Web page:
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It reads like Lovecraft on PCP.William Gibson

A seminal horror novel, twistedly imaginative and modern-gothic, Cellars impregnated both later psychological horror and "splatterpunk". John Shirley's classic horror novel is set in the New York of the 1980s—the New York of Studio 54, of the first assault of the most vicious wolves of Wall Street, of the new era of yuppie cocaine-infused selfishness and glossy partying; the New York of the Hellfire Club and Plato's Retreat and the Donald Trumps buying up tenements cheap and forcing the poor out of them...

This was a new, modern Gomorrah, no one consciously remembering the primordial worship of the golden bull, the sacrifices to Ba'al and Moloch, the ancient sorcerers like Simon Magus. But Moloch and Simon Magus have never left us. Cellars shows us what's hidden beneath our outer gloss of sophistication, beneath the glamor and the clamor and the amour. The cellars, the sub-cellars, the forgotten subway tunnels under New York contain ancient secrets that fester anew...and reveal once more the monsters among us. And now(cica 2019)—it remains a strangely relevant tale, indeed...

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Edward Lee (Introduction to Cellars):

"Cellars proved to be one of my strongest creative inspirations, ever. It seems unreal to me that I first read it nearly a quarter of a century ago... Yet after all that time, it's one of the few horror novels I'm first to recall. Because it was a progenitor to a good-sized pie wedge of the horror market in 2006. Some books are timeless, immune to fading from their original creative luster, and Shirley's early masterpiece of the form is one such endeavor. I hope this new edition of Cellars inspires new writers today the way it inspired me so long ago....The bottom line is this: One of the very first hardcore horror novels truly remains one of the very best, even after two and a half decades."

Rick Kleffel Trashotron Review

"Shirley's 1982 novel of urban monsters and terror seems just as fresh, just as scary now as it did back then." [Trashotron]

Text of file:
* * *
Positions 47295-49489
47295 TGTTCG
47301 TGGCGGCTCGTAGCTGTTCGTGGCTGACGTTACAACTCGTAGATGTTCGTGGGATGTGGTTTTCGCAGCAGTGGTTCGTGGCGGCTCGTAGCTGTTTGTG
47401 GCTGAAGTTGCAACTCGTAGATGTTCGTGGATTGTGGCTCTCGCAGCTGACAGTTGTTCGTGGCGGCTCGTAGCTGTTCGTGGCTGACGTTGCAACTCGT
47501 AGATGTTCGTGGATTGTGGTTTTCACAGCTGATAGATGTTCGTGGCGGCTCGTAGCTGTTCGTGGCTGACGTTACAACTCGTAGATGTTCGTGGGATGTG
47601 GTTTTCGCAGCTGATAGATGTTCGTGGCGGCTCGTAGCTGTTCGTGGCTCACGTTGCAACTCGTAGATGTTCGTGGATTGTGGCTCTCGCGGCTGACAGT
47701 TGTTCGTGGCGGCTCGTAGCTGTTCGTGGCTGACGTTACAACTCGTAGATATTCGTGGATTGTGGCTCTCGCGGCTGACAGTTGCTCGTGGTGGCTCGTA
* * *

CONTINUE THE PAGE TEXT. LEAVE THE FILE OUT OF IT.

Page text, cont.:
About Cellars

One of the first truly visceral horror novels, hard to believe Cellars was published in 1982—pre-Barker and pre-splatterpunk.

Within Cellars the savvy Shirley reader will find many of the demon-seeds that grew into his later dark fiction. Tom Winstead in the St. James Guide to Horror, Ghost & Gothic Writers sums it up as a "fairly graphic...story of a sort of demonic manifestation in the underworld of New York City. A writer who is skeptical about the supernatural is called upon to assist the police in solving a rash of horrible cult mutilation murders. The writer's employer shows undue interest in the case, and though the writer quits his employ, continues to pay him handsomely to assist the police. In the company of a psychic woman he has been interviewing, and who quickly becomes his lover, they track down the secrets taking place beneath New York, the rebirth of the cult of Ahrinam [sic], Many of the themes in this book foreshadow a much more successful use in the novel Wetbones."

Well, more or less. Mostly less. There's a great deal more to Cellars than Mr. Winstead notes. Lanyard, the writer, is a prototype of Shirley's "seeker-hero," but with no spiritual grounding, only a fanatical skepticism. The world and his life are a mess, yet he feels there has to be "a hidden pattern that made sense of all the random damage that was done to people. Life had to be more than a great obstacle course...There had to be some hidden pattern making sense of it all. Beneath it all." He denies the existence of the supernatural so completely that it blocks his acceptance of what is happening around him.

New York City, circa 1981, is vividly depicted—kinky sex, disco decadence, drugs both chic (the days when cocaine was considered "not really addictive") and dirty (junkies in shooting galleries), porn, the street life, pre-sanitized Times Square—and it's all placed in the pressure cooker of an October made supernaturally hotter than August.

Cellars is significantly subterranean. The killings take place beneath the city and the city itself is a place where any ordinary drain becomes a direct connection to a gruesome death. Drains go "into the secret places under the city's skin where tubular infinities of liquefied civilization pumped through crumbling pipes, gurgling." There are forgotten tunnels, a secret subway train, a covert temple—a first circle of hell.

As Halloween approaches, more are sacrificed to the Head Underneath, power currents feed the evil, and children become murderous monsters. Lanyard and Madelaine, an actress with psychic abilities face, some very nasty things. (Including, for Lanyard, a seductive woman who suddenly has "four glistening, transparent, rubbery tendrils extending from her vagina, wriggling like the antennae of silverfish; beckoning, dripping yellow ooze..." A female counterpart of Dracula in Love!)

Cellars is unrelentingly dark, and it is Shirley's only novel so completely stygian. Protagonist Lanyard has not sunk low enough to find the power beneath despair. He has nowhere to go to find strength. There is no glimmer of redemption, no spark of hope, no acknowledgment of a moral balance, no evidence that there IS anything "beneath it all" except depravity and wickedness.

Written during his sojourn in New York City during a period in his life when he switched from abusing psychedelics to abusing harder narcotics (although he never wrote on drugs), Shirley was deeply punished with depression. He saw only dark side and Cellars reflects this. Of all Shirley's novels this might be the one that could be most interestingly re-written.